On June 10, 1940, the National Assembly, faced with imminent military defeat by Germany, gave full power to Marshal Philippe Pétain.In 1940, Pétain was known mainly as a World War I hero, the winner of Verdun.
Government and military leaders, deeply shocked by the debacle, debated how to proceed.
Many officials, including the Prime Minister, Paul Reynaud, wanted to move the government to French territories in North Africa, and continue the war with the French naval fleet and the resources of the French empire.
The “French state,” (L'État Français) in contrast to the “French Republic,” willfully collaborated with Nazi Germany to a high degree: raids to capture Jews and other “undesirables” were organized by the French police not only in the northern zone - occupied by the German Wehrmacht - but also in the southern “free zone” which was occupied only after the Allies invaded North Africa in November 1942.
While Pétain collaborated with the Germans, Charles de Gaulle claimed to incarnate the legitimacy and the continuity of France.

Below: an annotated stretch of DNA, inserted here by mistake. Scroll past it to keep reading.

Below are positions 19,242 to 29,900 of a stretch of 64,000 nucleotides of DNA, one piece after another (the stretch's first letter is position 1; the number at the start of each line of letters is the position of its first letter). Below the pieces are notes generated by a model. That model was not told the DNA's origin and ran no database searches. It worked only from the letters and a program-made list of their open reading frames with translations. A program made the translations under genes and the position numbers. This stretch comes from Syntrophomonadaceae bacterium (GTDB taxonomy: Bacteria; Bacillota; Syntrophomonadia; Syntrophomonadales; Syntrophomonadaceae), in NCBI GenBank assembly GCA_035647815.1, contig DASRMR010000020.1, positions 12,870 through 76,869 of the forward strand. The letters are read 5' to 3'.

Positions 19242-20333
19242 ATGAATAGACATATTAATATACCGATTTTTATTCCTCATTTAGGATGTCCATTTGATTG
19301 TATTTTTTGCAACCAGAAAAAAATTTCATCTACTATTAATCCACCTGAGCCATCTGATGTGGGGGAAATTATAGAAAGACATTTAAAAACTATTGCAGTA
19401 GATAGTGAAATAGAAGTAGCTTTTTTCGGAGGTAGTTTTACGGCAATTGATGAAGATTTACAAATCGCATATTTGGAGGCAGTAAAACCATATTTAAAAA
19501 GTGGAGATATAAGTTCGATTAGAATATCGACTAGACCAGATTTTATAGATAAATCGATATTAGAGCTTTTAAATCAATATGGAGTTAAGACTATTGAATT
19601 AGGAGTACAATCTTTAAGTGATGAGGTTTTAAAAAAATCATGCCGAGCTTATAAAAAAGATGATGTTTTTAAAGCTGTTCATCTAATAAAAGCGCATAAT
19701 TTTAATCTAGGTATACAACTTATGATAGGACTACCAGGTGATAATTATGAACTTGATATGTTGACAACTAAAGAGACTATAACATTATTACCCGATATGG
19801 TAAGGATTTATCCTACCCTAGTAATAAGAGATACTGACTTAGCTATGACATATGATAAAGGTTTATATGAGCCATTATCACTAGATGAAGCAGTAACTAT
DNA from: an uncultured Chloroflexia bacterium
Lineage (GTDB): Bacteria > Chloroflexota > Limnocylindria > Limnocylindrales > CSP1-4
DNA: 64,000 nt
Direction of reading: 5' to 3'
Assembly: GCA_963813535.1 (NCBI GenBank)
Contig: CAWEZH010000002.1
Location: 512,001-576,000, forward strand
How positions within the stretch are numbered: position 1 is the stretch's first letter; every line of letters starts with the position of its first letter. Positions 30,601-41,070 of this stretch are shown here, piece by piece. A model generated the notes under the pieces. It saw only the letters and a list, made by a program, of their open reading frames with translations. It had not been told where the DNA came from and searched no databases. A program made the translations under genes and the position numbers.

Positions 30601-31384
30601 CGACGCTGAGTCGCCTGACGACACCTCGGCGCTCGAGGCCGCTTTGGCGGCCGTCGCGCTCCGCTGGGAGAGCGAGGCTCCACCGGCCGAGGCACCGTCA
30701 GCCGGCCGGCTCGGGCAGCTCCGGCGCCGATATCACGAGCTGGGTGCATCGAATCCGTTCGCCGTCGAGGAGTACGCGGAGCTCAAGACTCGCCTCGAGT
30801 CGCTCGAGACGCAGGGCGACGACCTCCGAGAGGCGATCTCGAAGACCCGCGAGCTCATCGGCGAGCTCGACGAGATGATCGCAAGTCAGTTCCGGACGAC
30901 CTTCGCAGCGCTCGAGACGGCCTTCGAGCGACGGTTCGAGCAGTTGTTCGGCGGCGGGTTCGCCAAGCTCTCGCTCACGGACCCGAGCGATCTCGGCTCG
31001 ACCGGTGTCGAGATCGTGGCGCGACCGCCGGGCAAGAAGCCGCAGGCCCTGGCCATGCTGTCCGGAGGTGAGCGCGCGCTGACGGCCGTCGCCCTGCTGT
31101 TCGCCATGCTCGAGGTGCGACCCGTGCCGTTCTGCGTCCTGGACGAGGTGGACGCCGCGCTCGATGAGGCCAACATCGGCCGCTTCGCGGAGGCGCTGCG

Others, particularly the vice-premier Henri Philippe Pétain and the commander-in-chief, General Maxime Weygand, insisted that the responsibility of the government was to remain in France and share the misfortune of its people.
The latter view called for an immediate cessation of hostilities.
This civil war can be seen as the continuation of a division existing within French society since the 1789 French Revolution, illustrated by events such as the Bourbon Restoration and the White Terror enforced by the Chambre introuvable; the 1825 vote of the Anti-Sacrilege Act by the ultra-royalist comte de Villèle; the 1871 Paris Commune and the violent repression which followed, including the creation of the Basilique du Sacré-Coeur in expiation of the “Commune's sins”; the May 16, 1877 crisis; the Dreyfus Affair; the conflict during the application of the 1905 law on the separation of the Church and the State; the 6 February 1934 riots, etc.
A part of French society had never accepted the Republican regime issuing from the Revolution, and wished to reestablish the Ancien Régime.
Paris remained the official capital, to which Pétain always intended to return the government when this became possible.